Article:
STILLWATER — Todd Monken takes in all the chatter suggesting young Wes Lunt's leadership skills and calls for an immediate timeout.
“I'm not in the locker room that much,” Monken said, “except to walk through it and make fun of the guys or something like that. But the reality is, I don't know if he's any kind of a leader. He leads by example. I think he works hard. I think he keeps his mouth shut. I think they think he's a good player.
“When I'm around him, do I think he leads? I don't know. I don't ever hear him say anything, so I don't know how the hell they think he's a leader.”
Oklahoma State's 18-year-old freshman quarterback is a relative newcomer to campus and a complete newcomer to the college game, with nary a meaningful skin on his résumé entering Saturday's game at Arizona.
And still, his teammates already refer to him as a “leader.” While it might be a necessary trait for good quarterbacks, true leadership is an asset that's earned and demonstrated over time.
Maybe, however, with Lunt, it's more a matter of definition than misidentification.
Lunt isn't a rah-rah, butt-slapping rowdy boy. Yet his body language confirms he belongs, despite being a kid quarterback in charge of an offense and team with high expectations.
In essence, he fits, even among a group of players who have already achieved so much and are counting on the quarterback to make sure they accomplish more.
That much, Monken, Oklahoma State's offensive coordinator, is buying. He even offers up an interesting analogy from one of his favorite films, Shawshank Redemption, and the great Tim Robbins character in the leading role.
And remember, Monken is long on record as saying Lunt has “it.”
“It could be body language, the old Andy Dufresne in Shawshank, he just carries himself different,” Monken said. “Maybe just by that, he's different. ‘Nothing gets to me.' And that's what you have to have out of your quarterback. There's going to be tough times, but there's only one guy that really everybody looks to — he's the guy that does everything for us.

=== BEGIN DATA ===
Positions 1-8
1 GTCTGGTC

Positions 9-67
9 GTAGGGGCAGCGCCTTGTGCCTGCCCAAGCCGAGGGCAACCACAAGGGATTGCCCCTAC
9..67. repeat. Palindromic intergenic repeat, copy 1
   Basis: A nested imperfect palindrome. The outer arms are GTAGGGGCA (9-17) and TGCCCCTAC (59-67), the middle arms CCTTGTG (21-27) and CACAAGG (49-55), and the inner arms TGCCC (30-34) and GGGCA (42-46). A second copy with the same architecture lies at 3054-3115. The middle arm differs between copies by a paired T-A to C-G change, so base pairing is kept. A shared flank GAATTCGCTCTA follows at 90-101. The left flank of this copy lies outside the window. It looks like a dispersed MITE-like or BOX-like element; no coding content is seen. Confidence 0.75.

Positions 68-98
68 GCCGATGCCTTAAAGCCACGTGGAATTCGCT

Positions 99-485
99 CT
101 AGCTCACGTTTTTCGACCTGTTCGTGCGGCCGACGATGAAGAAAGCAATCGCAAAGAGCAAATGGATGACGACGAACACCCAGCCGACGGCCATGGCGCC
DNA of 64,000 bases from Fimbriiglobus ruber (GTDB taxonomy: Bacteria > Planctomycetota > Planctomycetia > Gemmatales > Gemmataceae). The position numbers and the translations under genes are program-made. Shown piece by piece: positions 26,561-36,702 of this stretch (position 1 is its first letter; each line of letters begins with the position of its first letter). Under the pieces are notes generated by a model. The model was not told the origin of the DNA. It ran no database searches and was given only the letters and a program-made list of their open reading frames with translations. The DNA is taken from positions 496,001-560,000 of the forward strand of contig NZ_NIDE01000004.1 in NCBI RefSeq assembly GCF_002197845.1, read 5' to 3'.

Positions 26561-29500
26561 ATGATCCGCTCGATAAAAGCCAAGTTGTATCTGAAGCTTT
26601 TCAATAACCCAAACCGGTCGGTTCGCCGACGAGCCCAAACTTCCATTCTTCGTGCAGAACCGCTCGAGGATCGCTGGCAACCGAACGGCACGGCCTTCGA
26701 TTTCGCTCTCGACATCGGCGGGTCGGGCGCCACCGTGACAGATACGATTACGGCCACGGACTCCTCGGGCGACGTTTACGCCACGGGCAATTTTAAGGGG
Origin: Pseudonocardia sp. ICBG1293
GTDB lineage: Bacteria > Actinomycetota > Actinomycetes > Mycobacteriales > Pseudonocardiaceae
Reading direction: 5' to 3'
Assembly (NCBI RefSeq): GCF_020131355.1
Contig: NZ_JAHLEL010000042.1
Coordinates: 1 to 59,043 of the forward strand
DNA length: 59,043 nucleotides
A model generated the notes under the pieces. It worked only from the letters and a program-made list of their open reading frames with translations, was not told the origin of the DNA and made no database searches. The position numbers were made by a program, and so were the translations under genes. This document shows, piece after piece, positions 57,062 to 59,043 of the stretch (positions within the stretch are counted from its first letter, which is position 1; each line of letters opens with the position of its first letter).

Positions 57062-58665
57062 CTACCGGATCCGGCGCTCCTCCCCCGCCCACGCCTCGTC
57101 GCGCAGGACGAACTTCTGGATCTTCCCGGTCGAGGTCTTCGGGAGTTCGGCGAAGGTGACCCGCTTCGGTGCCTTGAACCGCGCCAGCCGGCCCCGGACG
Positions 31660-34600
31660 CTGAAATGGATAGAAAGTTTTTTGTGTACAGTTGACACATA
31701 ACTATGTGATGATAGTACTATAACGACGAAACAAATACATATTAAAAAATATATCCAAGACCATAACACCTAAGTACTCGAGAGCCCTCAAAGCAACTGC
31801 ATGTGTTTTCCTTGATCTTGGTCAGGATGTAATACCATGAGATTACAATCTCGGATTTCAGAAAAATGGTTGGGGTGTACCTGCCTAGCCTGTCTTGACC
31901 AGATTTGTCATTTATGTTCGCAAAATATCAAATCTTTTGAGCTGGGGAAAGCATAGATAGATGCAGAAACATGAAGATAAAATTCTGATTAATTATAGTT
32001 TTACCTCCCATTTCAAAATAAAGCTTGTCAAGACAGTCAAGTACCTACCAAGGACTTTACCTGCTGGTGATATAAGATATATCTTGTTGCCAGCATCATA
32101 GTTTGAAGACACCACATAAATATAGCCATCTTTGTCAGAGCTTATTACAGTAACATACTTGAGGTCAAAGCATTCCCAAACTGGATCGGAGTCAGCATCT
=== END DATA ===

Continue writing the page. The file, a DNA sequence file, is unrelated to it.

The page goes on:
“They can't see your body language frustrated. Or they can't see you down, that we have no chance. Because if they see that in you, we have no chance.”
Maybe that's it, because so far, the Cowboys like what they see in Lunt.
“He carries himself really well,” said senior guard Lane Taylor. “The nature of being a freshman, there's so much to take in. He shows up and performs every day.
“It's good see qualities like that, because you want to see a guy who works hard and wants to get better and doesn't think he's arrived, just because he has a certain spot. I'm glad I see those qualities in him.”
Lunt's OSU debut did nothing to damage impressions of his confidence — not before, during or after.
Sitting down for the pregame meal, Lunt was spotted with a huge plate of food, devouring every ounce of it.
“He had enough food on there to feed a horse,” said Cowboys coach Mike Gundy. “I thought, ‘Well, obviously he's not real concerned.'”
Lunt then went out and completed all 11 passes he threw.
“He's very poised,” said Cowboys receiver Isaiah Anderson. “For an 18-year-old to go out there and play on that big of a stage — it was one of our largest home opener (crowds) — and play the way he did, says a lot about him.”
Arizona coach Rich Rodriguez, who started Denard Robinson as a true freshman quarterback at Michigan, said players are now much better prepared to step into the position.
“Because of the way the high school programs have developed and with the seven-on-seven (camps) in the summer and all that,” Rodriguez said, “you're getting high school kids who understand coverages and have already played in pretty complex offenses.
“I'm sure there's a learning curve when you get to college, because the game's faster, but we're finding out more and more that there's more high school kids who are prepared mentally and physically than maybe ever before.”
So even if they're not quite ready to talk the talk, they can walk the walk.
And so far, Lunt is doing just that.
“He's pretty confident,” Taylor said. “I expect that out of him. He doesn't really buckle under any pressure.”